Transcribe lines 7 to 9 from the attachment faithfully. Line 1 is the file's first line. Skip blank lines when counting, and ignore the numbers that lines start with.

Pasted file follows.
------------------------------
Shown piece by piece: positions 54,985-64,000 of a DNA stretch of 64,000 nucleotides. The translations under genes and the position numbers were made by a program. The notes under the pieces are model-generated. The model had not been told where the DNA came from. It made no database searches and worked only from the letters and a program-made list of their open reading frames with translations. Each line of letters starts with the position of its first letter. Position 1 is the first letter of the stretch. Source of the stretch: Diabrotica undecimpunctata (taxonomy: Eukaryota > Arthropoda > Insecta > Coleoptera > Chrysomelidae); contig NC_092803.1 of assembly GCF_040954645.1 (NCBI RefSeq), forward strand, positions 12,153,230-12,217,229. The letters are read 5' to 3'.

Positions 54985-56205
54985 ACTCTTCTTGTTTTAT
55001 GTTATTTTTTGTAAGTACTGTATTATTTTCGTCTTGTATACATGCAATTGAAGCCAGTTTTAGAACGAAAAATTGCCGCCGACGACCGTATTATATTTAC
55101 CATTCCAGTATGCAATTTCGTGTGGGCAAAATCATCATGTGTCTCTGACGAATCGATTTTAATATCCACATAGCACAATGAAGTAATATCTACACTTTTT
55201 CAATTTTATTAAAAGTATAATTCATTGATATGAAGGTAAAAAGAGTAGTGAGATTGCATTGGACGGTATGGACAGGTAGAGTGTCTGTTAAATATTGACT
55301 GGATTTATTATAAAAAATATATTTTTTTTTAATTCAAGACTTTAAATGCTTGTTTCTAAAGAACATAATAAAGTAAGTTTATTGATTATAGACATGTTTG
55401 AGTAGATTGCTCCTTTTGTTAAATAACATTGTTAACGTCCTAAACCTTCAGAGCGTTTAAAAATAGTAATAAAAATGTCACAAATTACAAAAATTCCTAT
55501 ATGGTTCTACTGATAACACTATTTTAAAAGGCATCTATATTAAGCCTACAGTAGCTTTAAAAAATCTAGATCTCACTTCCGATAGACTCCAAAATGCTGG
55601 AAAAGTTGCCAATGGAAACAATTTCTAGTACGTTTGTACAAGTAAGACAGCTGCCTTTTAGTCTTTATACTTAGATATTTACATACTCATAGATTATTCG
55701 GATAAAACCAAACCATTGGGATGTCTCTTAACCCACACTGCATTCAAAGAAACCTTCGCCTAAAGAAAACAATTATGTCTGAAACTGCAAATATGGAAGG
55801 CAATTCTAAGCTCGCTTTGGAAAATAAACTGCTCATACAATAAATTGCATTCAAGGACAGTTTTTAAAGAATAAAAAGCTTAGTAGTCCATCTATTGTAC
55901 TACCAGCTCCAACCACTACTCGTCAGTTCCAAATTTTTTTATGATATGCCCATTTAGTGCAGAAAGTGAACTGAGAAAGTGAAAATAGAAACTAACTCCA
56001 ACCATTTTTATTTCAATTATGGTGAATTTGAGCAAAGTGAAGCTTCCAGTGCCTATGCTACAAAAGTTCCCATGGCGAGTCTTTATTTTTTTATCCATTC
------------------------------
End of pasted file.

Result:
55301 GGATTTATTATAAAAAATATATTTTTTTTTAATTCAAGACTTTAAATGCTTGTTTCTAAAGAACATAATAAAGTAAGTTTATTGATTATAGACATGTTTG
55401 AGTAGATTGCTCCTTTTGTTAAATAACATTGTTAACGTCCTAAACCTTCAGAGCGTTTAAAAATAGTAATAAAAATGTCACAAATTACAAAAATTCCTAT
55501 ATGGTTCTACTGATAACACTATTTTAAAAGGCATCTATATTAAGCCTACAGTAGCTTTAAAAAATCTAGATCTCACTTCCGATAGACTCCAAAATGCTGG